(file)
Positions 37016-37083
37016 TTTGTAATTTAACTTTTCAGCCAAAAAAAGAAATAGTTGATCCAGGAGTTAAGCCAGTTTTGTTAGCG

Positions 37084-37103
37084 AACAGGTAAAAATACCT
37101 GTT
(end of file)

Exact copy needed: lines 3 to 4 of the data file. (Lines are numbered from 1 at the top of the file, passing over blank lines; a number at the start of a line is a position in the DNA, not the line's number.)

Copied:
Positions 37084-37103
37084 AACAGGTAAAAATACCT